Hollywood has brought greater depth to its depiction of gay characters as of late, with films like “Moonlight,” “Call Me by Your Name” and, most recently, “Love, Simon” illustrating varying aspects of the queer experience.
Though writer-director Craig Johnson enjoyed those movies, he hadn’t seen what he described as the “central conflict” of his own coming out journey portrayed onscreen.
“I had a few significant relationships with women growing up and girlfriends, even, where my emotional investment was all-in,” Johnson said. “However, there was that one issue that made these relationships never work out, and it was so confusing for me and heartbreaking for the girl.”
Johnson harkened back to those awkward teen moments for his new film, “Alex Strangelove,” which began streaming on Netflix Thursday. It follows Alex Truelove (played by Daniel Doheny), a high school senior who seems to have it all: popularity, good grades and a girlfriend, Claire (Madeline Weinstein). With graduation looming, Alex and Claire plan to finally consummate their relationship ― that is, until Alex finds himself drawn to the dreamy Elliott (Antonio Marziale), a gay college freshman. (Catch the film’s trailer above.)
Johnson began writing the screenplay to “Alex Strangelove” 10 years ago, and peppers his film with deliberate nods to 1980s rom-coms like “Sixteen Candles” and “Pretty in Pink,” as well as the raunchy humor of modern hits like “Superbad.” Johnson ― who captured a gay man on the brink of a much different crisis in the acclaimed 2014 dramedy, “The Skeleton Twins” ― spoke to HuffPost about why he sees “Alex Strangelove” as a “universal” movie rather than a queer-specific one.
What did you set out to accomplish with “Alex Strangelove” that you hadn’t seen on film before?
I’m a child of the ‘80s and grew up on John Hughes’ high school movies. I’ve also loved some of the more recent sex comedies ― “Superbad,” in particular. I’ve never seen a high school movie where the conflict involves kids struggling with their sexuality, but also embraces a rowdy, sex comedy vibe. I realized that the story was honestly my story, my autobiographical coming out story. That, for me, stretched well into my 20s, but I thought if you condense that into one kid’s senior year of high school [and] really anchor it in the sex comedy genre, it would make for a movie that I hadn’t seen before.
“Alex Strangelove” comes on the heels of “Love, Simon,” and a lot of critics have already compared the two films. What is it about your film that distinguishes it from its predecessor, which also centered on a gay teen?
I think we’re the rowdy older brother to “Love, Simon.” We share some DNA for sure. We’re a little more sex, drugs and rock ‘n’ roll. We’re houses on the same block, but there’s room for multiple houses. Thank God there are so many perspectives out there to create all kinds of [queer] stories, from “Love, Simon” to “Moonlight.”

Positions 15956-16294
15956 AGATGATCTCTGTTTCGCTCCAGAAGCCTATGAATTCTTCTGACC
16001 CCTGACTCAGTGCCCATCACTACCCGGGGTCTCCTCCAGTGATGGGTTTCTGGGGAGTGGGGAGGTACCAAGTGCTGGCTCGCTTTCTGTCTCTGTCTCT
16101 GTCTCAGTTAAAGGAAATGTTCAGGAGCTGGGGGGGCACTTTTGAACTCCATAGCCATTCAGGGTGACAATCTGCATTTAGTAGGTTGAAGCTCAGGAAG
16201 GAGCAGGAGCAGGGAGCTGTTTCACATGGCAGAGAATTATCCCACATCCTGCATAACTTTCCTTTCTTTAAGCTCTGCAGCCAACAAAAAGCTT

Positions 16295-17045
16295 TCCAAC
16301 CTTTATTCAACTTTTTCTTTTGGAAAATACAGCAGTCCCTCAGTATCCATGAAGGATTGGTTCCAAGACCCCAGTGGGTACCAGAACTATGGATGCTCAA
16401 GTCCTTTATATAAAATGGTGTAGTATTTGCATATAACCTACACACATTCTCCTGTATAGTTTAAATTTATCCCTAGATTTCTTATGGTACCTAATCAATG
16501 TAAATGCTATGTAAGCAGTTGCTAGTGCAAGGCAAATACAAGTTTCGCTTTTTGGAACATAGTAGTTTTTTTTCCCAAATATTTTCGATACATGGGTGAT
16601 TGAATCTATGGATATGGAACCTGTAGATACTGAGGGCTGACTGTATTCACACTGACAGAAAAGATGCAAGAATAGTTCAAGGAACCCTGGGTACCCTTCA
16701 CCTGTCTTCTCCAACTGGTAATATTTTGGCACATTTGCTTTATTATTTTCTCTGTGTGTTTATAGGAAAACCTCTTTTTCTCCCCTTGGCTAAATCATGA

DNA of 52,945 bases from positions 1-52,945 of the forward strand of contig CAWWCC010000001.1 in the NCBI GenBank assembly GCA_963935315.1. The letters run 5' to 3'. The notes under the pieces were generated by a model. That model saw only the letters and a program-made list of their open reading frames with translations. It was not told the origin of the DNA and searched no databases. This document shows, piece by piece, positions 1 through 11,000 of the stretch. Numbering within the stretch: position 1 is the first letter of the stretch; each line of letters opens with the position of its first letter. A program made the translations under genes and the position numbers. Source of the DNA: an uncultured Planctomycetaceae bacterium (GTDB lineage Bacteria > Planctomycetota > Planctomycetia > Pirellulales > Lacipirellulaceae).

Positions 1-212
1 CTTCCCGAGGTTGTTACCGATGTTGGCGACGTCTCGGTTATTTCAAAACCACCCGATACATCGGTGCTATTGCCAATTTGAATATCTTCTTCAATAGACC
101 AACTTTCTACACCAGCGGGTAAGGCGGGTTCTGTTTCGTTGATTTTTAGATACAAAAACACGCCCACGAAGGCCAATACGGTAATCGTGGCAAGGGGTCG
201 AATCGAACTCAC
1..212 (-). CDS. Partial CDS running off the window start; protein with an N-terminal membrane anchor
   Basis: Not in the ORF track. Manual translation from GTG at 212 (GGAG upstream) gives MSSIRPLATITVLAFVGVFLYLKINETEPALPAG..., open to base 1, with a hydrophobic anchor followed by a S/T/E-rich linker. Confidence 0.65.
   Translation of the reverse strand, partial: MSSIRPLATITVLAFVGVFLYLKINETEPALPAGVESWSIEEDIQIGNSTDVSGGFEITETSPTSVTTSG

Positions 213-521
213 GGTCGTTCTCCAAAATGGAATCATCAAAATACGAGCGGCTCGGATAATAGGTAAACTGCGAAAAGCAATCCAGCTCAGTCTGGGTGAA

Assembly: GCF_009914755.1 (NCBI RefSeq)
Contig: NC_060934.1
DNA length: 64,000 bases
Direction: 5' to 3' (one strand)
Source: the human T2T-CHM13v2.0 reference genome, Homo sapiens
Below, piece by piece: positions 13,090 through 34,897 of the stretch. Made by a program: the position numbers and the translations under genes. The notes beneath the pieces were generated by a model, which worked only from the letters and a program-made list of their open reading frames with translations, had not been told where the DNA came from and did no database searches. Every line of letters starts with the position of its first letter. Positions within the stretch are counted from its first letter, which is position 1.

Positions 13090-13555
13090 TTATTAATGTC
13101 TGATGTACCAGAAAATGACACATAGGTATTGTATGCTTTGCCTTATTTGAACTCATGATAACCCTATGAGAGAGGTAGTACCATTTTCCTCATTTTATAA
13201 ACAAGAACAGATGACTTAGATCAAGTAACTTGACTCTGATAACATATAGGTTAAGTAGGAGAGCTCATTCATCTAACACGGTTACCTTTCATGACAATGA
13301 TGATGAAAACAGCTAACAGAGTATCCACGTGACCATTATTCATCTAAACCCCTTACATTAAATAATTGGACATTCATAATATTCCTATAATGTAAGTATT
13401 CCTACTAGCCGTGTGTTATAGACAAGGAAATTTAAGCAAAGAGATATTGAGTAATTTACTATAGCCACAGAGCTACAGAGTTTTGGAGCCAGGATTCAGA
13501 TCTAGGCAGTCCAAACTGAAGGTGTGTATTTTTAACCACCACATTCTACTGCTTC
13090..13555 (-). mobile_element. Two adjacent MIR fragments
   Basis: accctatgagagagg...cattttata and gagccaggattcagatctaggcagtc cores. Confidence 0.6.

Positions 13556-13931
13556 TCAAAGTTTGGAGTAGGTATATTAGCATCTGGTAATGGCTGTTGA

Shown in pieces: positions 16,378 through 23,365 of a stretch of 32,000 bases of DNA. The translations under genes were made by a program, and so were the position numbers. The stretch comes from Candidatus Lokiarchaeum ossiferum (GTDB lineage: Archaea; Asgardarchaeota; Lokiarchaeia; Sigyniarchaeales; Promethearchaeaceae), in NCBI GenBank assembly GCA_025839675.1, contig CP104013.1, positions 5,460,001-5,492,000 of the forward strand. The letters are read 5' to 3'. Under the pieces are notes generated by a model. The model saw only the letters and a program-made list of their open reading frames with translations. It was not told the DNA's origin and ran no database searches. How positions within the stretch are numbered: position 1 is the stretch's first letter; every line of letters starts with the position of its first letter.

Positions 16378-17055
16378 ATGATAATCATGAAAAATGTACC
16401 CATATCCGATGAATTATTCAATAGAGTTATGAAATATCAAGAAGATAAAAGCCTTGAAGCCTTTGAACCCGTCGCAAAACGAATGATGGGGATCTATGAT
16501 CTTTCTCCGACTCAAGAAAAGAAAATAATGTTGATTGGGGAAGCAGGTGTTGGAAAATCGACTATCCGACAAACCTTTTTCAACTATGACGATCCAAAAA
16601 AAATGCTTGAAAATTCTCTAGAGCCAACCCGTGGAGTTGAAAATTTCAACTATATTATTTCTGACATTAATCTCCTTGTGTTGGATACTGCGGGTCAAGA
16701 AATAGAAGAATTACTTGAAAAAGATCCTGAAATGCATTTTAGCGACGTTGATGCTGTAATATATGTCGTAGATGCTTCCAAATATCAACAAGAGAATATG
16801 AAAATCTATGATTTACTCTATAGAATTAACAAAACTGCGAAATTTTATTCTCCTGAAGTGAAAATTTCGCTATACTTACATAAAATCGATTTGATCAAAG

What convinced you that Daniel Doheny was right for the part of Alex?
He reminded me of me, honestly, when I was a teenager. Also, he has a leading man charm to him. He just has the sweet, beating heart to him that I knew Alex needed, especially because during his journey, he tramples on people to figure himself out. His heart is in the right place, even if he stumbles along the way.
The movie has a pretty incredible soundtrack, too. What were your discussions as far as music is concerned?
I am a music freak. I hand-picked all of the songs … music is so important to me. There’s definitely a nod to John Hughes, because synth pop is back in a major way. For Elliott, we made sure he was going back to some iconic music like Dusty Springfield and the B-52s.
Between “Alex Strangelove” and “The Skeleton Twins,” do you feel a responsibility to highlight queer themes in your movies?
I wouldn’t feel so much a responsibility as just a natural drive to do it, and to integrate them seamlessly into stories that might not be thought of as an “LGBT movie.” I want to get to the point where I’m directing a superhero movie and after saving the world, the hero goes home and gives his boyfriend a kiss and we don’t bat an eyelash. That’s what I’d like to see us become, see us arrive at as a culture.
Is there ever a fear that a story won’t resonate with those who don’t identify as LGBTQ, and if so, how do you address that in the creative process?
I don’t worry about that because I think of myself as a storyteller first. The movie’s got to be good no matter what, no matter who the characters are. A good movie means that the conflicts feel universal. All teens can relate to awkward sex and embarrassing feelings in high school. You don’t have to be struggling with your sexuality to be freaked out by sex. Tons of movies already explore that. “Alex Strangelove” is just another shade of it.
Why did you opt to take the Netflix route instead of a traditional cinematic release?
Quite frankly, we explored all options and what we found was with traditional studios … it would’ve been a real struggle to finance it because we knew it would be fresh faces and not a lot of movie stars. The wonderful thing about Netflix is that their business model doesn’t require an opening box office weekend. They said, “Cast whoever you want. Have fun. Go make it.” As a result, we got to make the movie we wanted to make.
“Alex Strangelove” is now streaming on Netflix.